Russia has defaulted on its foreign debt for the first time since the 1917 Bolshevik Revolution amid sweeping sanctions over its war in Ukraine.
Published: 2022-06-27 07:37 am
Russia defaults on foreign debt for first time in more than a century

Russia has defaulted on its foreign debt for the first time since the 1917 Bolshevik Revolution, as sweeping sanctions over its war in Ukraine effectively cut the country off from the global financial system and rendered its assets untouchable to many investors.

Russia faced a deadline of Sunday night to meet a 30-day grace period on interest payments originally due May 27. Some bondholders said they had not received the overdue interest on Monday following the expiry of the key payment deadline.

The Kremlin, which has the money to make payments thanks to oil and gas revenues, swiftly rejected the claims, and has accused the West of driving it into an artificial default.

The U.S. Treasury Department ended Russia’s ability to pay its billions in debt back to international investors through U.S. banks earlier this year. A Treasury Department spokesperson told Reuters at the time that the action was meant to force Russia to draw down its domestic dollar reserves to further curtail its spending on its war against Ukraine.

Russia says any default is artificial because it has the money to pay its debts but sanctions have frozen its foreign currency reserves held abroad.

Russia’s finance ministry said it made the payments to its onshore National Settlement Depository (NSD) in euros and dollars, adding it had fulfilled obligations.

In a call with reporters, Kremlin spokesperson Dmitry Peskov said the fact that payments had been blocked because of Western sanctions on Russia was “not our problem.”

But Tim Ash, senior emerging market sovereign analyst at BlueBay Asset Management, tweeted that the default “is clearly not” beyond Russia’s control, saying sanctions are preventing it from paying its debts because it invaded Ukraine.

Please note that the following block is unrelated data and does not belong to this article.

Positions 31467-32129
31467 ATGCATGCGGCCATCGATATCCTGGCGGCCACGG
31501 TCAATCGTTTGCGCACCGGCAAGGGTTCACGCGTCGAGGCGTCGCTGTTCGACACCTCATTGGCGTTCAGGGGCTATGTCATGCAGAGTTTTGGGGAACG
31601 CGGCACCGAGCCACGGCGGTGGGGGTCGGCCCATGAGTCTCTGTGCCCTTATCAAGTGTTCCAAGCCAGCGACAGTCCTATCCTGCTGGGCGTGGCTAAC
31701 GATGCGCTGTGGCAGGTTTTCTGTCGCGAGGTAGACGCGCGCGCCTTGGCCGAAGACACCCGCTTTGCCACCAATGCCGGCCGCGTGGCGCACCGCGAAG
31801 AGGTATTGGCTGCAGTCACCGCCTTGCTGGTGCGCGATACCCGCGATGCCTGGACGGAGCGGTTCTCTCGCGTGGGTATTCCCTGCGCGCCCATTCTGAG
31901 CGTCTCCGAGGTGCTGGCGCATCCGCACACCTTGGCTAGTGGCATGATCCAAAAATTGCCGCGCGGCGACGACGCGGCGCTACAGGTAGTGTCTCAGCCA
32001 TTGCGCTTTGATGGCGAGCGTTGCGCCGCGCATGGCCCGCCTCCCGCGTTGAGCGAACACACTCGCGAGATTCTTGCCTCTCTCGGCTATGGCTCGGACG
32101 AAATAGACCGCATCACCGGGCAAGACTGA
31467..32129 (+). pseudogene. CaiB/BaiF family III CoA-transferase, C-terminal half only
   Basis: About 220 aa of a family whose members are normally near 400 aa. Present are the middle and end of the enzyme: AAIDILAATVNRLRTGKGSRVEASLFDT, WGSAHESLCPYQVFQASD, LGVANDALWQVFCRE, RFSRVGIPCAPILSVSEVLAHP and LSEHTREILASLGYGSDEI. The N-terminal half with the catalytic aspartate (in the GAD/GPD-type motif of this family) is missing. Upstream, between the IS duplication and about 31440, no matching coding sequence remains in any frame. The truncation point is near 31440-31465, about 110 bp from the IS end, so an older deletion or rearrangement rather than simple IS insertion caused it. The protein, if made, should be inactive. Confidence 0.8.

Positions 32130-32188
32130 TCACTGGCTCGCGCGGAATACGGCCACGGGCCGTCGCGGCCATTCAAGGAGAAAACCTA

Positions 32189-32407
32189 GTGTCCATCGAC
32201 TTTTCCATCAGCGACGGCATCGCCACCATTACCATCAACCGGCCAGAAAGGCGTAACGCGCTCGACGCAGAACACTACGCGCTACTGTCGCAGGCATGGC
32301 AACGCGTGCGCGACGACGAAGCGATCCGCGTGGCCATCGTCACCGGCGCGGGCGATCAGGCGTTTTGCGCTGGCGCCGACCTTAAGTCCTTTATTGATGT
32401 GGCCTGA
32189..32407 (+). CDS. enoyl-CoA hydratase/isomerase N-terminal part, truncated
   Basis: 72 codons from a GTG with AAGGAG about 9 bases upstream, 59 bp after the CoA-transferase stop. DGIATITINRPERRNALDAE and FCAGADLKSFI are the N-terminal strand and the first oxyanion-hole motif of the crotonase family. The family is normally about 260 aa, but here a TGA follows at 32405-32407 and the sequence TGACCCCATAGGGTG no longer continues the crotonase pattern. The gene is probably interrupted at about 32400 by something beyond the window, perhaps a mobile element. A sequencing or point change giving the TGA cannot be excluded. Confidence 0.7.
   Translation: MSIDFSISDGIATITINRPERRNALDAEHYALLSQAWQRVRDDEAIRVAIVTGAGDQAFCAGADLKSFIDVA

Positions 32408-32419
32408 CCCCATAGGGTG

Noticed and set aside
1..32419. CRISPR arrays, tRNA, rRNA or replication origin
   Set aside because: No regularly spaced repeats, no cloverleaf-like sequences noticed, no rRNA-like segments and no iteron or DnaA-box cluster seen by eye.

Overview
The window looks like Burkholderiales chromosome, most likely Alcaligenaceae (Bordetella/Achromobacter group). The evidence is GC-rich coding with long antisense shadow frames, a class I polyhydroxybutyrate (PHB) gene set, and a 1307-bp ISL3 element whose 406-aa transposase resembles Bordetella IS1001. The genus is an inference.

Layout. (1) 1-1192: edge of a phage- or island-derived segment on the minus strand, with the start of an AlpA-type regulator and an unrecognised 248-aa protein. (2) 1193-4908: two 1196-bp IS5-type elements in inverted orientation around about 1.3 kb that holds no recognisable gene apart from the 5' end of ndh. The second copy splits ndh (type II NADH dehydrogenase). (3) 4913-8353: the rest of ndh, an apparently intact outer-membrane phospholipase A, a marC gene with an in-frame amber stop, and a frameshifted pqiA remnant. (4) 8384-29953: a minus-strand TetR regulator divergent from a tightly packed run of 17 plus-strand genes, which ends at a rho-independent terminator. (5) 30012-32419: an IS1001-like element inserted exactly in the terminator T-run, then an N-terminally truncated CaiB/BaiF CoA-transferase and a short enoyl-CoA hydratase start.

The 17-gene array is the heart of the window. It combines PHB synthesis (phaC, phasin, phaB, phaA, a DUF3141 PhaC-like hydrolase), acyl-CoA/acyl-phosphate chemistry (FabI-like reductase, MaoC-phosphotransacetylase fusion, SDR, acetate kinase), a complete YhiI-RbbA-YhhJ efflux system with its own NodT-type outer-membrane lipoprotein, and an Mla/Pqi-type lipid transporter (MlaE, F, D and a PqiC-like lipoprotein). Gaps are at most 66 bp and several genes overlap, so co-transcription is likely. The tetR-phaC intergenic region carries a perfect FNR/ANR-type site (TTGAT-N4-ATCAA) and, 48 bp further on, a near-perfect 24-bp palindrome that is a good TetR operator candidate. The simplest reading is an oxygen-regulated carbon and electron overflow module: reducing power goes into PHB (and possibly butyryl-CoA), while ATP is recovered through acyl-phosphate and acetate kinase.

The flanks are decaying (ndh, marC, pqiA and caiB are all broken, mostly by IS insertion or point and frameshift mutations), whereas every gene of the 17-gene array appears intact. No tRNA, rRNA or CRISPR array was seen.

Investors have expected Russia to default for months. Insurance contracts that cover Russian debt have priced an 80% likelihood of default for weeks, and rating agencies like Standard & Poor’s and Moody’s have placed the country’s debt deep into junk territory.

Russia owes about $40 billion in foreign bonds, about half of that to foreigners. Before the start of the war, Russia had around $640 billion in foreign currency and gold reserves, much of which was held overseas and is now frozen.

The Kremlin can still borrow rubles at home, where it mostly relies on Russian banks to buy its bonds.

Russia hasn’t defaulted on its international debts since the Bolshevik Revolution more than a century ago, when the Russian Empire collapsed and the Soviet Union was created. Russia defaulted on its domestic debts in the late 1990s but was able to recover with the help of international aid.

In normal circumstances, investors and the defaulting government typically negotiate a settlement in which bondholders are given new bonds that are worth less but that at least give them some partial compensation.

But sanctions bar dealings with Russia’s Finance Ministry. And no one knows when the war will end or how much defaulted bonds could wind up being worth.

In this case, declaring default and suing “might not be the wisest choice,” Jay S. Auslander, a top sovereign debt lawyer at the firm of Wilk Auslander in New York, told The Associated Press. It’s not possible to negotiate with Russia, and there are so many unknowns, so creditors may decide to “hang tight for now.”

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